Likewise, the title of the novel doesn’t quite represent the purpose of the novel. Indeed, Nick is a magician, but his talent is underutilized. Nick’s art—and the concept of illusion itself—act more like bookends than vital threads pulled through the entire plotline. Nick performs some “tricks” to avoid scrapes, but Rivard shows his authorial hand far too conspicuously at the end of the novel when Nick says to brother-in-law Liver Jack, “Maybe it’s all an illusion” (215). I see how Rivard is trying to tidy all those loose threads, but the narrative itself resists (as it should) such tidiness.

The nefarious subplot of Chicago Mayor Anton Cermak’s murder is yet another loose thread that is unsuccessfully pulled through to a meaningful conclusion. The issue of succession is resolved within the time allotted, but to what end? I applaud Rivard’s attempt to ground the novel in historical events, and his front matter is helpful in discerning whom is actually whom, but the murder in itself does not impact Nick’s story. And if readers are to empathize the way they should with Nick’s depression and desperation, these looser threads should be allowed to fall away more gracefully, or at least, less obtrusively.

Let me offer another quotation from nearer to the end of the novel, when Nick is in peril: “He had to come up with a story—a story like the patter that accompanied each trick in [his] act. A believable story—so good even the disbelieving…might buy the story—yet a story so far from reality it would cause you to giggle if you knew what was really going on” (198). Ironically, I often vacillated between “disbelieving” and “giggl[ing]” as I read this novel. While Rivard clearly understands the concept of the “believable story”—or as one of my writing mentors helpfully explains, its unquestionable “authenticity”—Rivard has more work to do with the application of this concept. I was willing to overlook minor typographical errors, but, as an attentive reader, I was not willing to overlook lapses in believability. After all, an illusion only survives as long as it remains safely undiscovered by the audience. Rivard put the “magic” into motion here, but he needs more rehearsal, more time alone with the “trick,” to pull the act off without revealing too much to the reader.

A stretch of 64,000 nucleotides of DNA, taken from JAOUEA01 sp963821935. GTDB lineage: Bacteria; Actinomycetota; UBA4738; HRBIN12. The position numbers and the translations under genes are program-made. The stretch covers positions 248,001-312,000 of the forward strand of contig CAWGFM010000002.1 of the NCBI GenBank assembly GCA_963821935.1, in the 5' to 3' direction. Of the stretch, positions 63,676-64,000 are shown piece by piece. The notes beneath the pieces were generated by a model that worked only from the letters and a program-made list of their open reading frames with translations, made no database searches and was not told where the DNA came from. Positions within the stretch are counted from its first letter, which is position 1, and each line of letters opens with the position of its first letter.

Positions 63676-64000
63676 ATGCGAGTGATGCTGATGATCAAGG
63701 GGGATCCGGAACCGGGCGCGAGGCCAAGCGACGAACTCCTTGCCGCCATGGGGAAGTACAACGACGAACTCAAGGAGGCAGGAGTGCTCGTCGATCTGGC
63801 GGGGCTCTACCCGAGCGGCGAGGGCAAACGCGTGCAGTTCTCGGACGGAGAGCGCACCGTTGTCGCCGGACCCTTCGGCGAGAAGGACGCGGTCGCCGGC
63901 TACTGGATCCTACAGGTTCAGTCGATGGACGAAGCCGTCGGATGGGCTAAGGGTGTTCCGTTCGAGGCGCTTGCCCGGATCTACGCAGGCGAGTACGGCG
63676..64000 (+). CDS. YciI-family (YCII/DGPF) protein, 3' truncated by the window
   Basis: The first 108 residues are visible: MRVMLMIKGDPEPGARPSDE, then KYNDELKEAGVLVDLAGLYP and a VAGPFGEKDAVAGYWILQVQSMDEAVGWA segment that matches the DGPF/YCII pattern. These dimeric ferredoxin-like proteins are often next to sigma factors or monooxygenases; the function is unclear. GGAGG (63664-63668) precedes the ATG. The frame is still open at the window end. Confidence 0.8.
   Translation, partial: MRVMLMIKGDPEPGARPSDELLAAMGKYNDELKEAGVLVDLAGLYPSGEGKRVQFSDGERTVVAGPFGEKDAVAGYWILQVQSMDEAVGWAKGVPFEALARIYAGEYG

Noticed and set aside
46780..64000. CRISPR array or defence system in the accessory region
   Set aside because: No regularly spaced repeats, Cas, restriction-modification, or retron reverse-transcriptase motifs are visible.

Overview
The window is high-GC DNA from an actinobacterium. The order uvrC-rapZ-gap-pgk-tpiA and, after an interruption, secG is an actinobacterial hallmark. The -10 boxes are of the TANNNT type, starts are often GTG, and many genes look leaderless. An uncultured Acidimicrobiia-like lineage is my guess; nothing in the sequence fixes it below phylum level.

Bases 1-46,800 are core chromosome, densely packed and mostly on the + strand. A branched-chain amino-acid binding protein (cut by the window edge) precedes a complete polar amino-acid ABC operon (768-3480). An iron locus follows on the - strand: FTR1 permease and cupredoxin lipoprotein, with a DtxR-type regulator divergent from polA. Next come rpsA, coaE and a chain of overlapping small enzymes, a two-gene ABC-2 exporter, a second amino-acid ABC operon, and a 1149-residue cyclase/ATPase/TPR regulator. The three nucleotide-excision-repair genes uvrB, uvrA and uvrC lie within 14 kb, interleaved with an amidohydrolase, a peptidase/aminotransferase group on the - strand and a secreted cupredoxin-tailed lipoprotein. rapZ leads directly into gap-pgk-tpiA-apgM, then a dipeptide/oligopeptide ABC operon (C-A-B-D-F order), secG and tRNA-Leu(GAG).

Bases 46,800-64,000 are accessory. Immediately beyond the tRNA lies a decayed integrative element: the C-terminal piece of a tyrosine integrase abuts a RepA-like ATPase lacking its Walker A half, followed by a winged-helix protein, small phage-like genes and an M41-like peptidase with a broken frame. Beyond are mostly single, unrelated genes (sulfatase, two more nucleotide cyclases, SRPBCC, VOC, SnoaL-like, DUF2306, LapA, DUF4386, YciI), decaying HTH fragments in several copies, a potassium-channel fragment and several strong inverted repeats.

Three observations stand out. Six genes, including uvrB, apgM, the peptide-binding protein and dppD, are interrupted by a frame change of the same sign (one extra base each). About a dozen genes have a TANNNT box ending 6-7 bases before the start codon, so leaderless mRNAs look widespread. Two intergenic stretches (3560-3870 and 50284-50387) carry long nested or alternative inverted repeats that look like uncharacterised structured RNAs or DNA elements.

Yet, I remain hopeful for Rivard’s future “illusions.” Like Liver Jack says, “If the stars align and Lake Michigan don’t turn to hog slop[,] then maybe there’ll be room in the ward for a move up” (215). I certainly see Rivard “mov[ing] up” as he continues to practice his craft. To conclude, I’d be remiss if I didn’t mention another of Rivard’s remarkable crafts—drawing. The novel’s illustrations are gloriously refreshing. Such a pleasure to study Rivard’s renderings of his characters; from Nick’s “shock of black hair” (2)—see the front piece—to the “dark inside the [1933] train shed” (212-14), Rivard’s 15 sketches are both lively and comical, both realistic and cheeky. I expect to enjoy more of J.B. Rivard’s intriguing artwork, both in prose and image.

 3/5 stars

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J.B. Rivard
2016